So for me a diet represents the "can't haves." My mother instilled that in me: "You can't have that. It will make you fat." I resented her attitude toward me and it is what I don't like about diets; their selectivity and rejectiion of the foods that gave me comfort and emotional satiation. When it comes right down to it, the restriction is a metaphor for emotional and psychological restriction: of support, of love of kindness of forgiveness. Comfort food made me feel happy; it was a mood elevator. It was Genie taking care of herself, a coping strategy. So whether I have been conscious of this in the past or not, a diet worked the opposite of a coping strategy. I had to defeat the diet to return to my sense of well being. Selecting the foods I wanted to eat that were off the diet allowed me the opportunity to end feelings of emotional deprivation. Eating the caloric comfort foods quelled my anxieties.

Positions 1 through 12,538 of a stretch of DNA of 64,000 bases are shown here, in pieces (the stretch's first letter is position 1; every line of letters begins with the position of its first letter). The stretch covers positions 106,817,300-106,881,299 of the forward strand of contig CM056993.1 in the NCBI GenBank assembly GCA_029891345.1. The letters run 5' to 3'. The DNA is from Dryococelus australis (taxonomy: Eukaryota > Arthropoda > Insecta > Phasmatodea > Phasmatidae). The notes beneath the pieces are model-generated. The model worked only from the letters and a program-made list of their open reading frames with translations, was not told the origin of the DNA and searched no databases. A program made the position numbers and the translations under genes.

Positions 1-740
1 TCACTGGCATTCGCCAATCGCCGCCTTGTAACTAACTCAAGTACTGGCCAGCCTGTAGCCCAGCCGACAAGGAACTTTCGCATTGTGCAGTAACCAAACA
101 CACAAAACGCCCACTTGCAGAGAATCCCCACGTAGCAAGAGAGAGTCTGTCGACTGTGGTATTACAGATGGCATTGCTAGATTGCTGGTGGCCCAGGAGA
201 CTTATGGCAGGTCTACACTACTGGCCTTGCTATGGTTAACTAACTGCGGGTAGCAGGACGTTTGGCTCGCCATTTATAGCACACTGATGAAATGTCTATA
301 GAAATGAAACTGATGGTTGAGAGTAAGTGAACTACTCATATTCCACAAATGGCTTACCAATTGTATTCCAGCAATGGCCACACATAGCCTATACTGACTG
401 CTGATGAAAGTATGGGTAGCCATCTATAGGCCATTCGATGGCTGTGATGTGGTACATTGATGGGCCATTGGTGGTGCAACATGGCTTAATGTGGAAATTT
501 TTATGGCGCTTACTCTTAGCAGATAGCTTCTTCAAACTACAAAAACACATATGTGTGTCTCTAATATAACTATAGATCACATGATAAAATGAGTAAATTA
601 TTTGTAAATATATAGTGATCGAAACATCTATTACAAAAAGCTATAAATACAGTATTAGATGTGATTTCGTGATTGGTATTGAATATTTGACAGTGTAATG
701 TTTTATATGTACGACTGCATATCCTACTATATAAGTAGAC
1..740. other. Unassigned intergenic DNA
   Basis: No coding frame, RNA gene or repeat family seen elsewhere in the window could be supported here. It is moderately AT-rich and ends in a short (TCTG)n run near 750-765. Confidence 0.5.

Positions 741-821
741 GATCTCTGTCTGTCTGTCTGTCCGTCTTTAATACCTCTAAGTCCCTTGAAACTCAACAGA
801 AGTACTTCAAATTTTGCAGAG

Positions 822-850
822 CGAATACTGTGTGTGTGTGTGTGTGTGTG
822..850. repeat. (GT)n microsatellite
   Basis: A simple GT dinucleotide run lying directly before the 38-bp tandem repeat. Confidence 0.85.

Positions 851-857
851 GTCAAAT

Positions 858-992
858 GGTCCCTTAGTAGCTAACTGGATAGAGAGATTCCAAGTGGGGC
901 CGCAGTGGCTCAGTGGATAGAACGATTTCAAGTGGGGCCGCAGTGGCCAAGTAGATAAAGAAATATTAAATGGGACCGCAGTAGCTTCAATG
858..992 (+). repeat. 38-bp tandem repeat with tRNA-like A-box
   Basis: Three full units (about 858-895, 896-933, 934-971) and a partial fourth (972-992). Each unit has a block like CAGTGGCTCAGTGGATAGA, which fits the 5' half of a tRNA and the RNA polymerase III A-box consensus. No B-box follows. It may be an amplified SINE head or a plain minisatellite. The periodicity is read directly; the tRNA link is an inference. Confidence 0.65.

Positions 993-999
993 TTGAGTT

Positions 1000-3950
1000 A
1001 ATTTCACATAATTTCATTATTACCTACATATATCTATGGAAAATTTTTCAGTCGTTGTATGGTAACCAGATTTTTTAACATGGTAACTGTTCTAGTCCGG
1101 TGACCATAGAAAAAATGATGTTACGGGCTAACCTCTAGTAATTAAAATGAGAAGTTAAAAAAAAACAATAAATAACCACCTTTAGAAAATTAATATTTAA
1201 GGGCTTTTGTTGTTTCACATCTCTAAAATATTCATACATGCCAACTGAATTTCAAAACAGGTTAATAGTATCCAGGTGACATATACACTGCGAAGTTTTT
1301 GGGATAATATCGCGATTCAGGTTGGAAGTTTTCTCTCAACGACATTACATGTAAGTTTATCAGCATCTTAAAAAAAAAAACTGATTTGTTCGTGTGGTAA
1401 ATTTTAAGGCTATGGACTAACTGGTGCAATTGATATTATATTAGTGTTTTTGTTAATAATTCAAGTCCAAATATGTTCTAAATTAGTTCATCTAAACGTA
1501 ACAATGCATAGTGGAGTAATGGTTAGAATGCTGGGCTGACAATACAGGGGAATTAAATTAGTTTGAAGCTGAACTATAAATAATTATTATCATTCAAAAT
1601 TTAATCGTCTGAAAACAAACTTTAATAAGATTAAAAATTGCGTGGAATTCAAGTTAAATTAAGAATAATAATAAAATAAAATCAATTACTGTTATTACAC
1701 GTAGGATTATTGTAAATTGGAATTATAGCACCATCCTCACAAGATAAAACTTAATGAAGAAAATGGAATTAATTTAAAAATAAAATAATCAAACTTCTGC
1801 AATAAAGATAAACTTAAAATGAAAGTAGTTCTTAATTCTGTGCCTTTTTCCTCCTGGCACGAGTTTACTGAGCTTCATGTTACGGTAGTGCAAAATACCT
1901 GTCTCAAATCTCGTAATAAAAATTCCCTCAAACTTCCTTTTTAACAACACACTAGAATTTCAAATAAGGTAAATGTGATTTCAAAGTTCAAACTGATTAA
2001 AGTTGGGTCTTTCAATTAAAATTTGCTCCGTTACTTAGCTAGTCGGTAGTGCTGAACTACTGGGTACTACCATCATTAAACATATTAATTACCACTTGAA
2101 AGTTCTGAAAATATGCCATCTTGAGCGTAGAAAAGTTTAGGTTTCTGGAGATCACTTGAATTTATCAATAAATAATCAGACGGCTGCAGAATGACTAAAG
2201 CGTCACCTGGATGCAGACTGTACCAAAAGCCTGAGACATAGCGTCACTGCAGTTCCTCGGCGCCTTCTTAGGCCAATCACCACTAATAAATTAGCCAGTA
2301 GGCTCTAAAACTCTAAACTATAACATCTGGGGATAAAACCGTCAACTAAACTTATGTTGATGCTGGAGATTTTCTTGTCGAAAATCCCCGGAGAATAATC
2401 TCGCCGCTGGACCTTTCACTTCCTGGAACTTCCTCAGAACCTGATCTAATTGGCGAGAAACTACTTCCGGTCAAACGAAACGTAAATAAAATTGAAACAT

Additionally, my personality is such that I want to choose; I don't want the diet to choose. So inevitably, I would go off the diet, rebelling against the deprivation, bored and annoyed about the diet's control over my choices and frustrated that when I faced emotional turmoil, I couldn't receive the placation of food that I so needed. This is who I am; it is my personality. And every diet I tried ran counter to me. It didn't fit who I was and thus, I could eventually get around it, undermine it, manipulate it. My emotional underpinnings were more vocal and demanding than my vanity to subject myself to American cultural appearance standards which I resented for the hurtful, degrading and demeaning ostracism of individuals who are overweight.  So as I analyze my behaviors, I recognize that the diets I went on (not sure of the number, but many) did nothing for me emotionally and even exacerbated my sense of emptiness. Food made me happy. Being on a diet did not. And that's probably why I failed on diets again, and again and again. My failures made me depressed and miserable. And to forget my unhappiness, I went for my comfort foods gaining more weight. There was no end in sight. Then, I received the ultimate wake-up call. My health began to fail.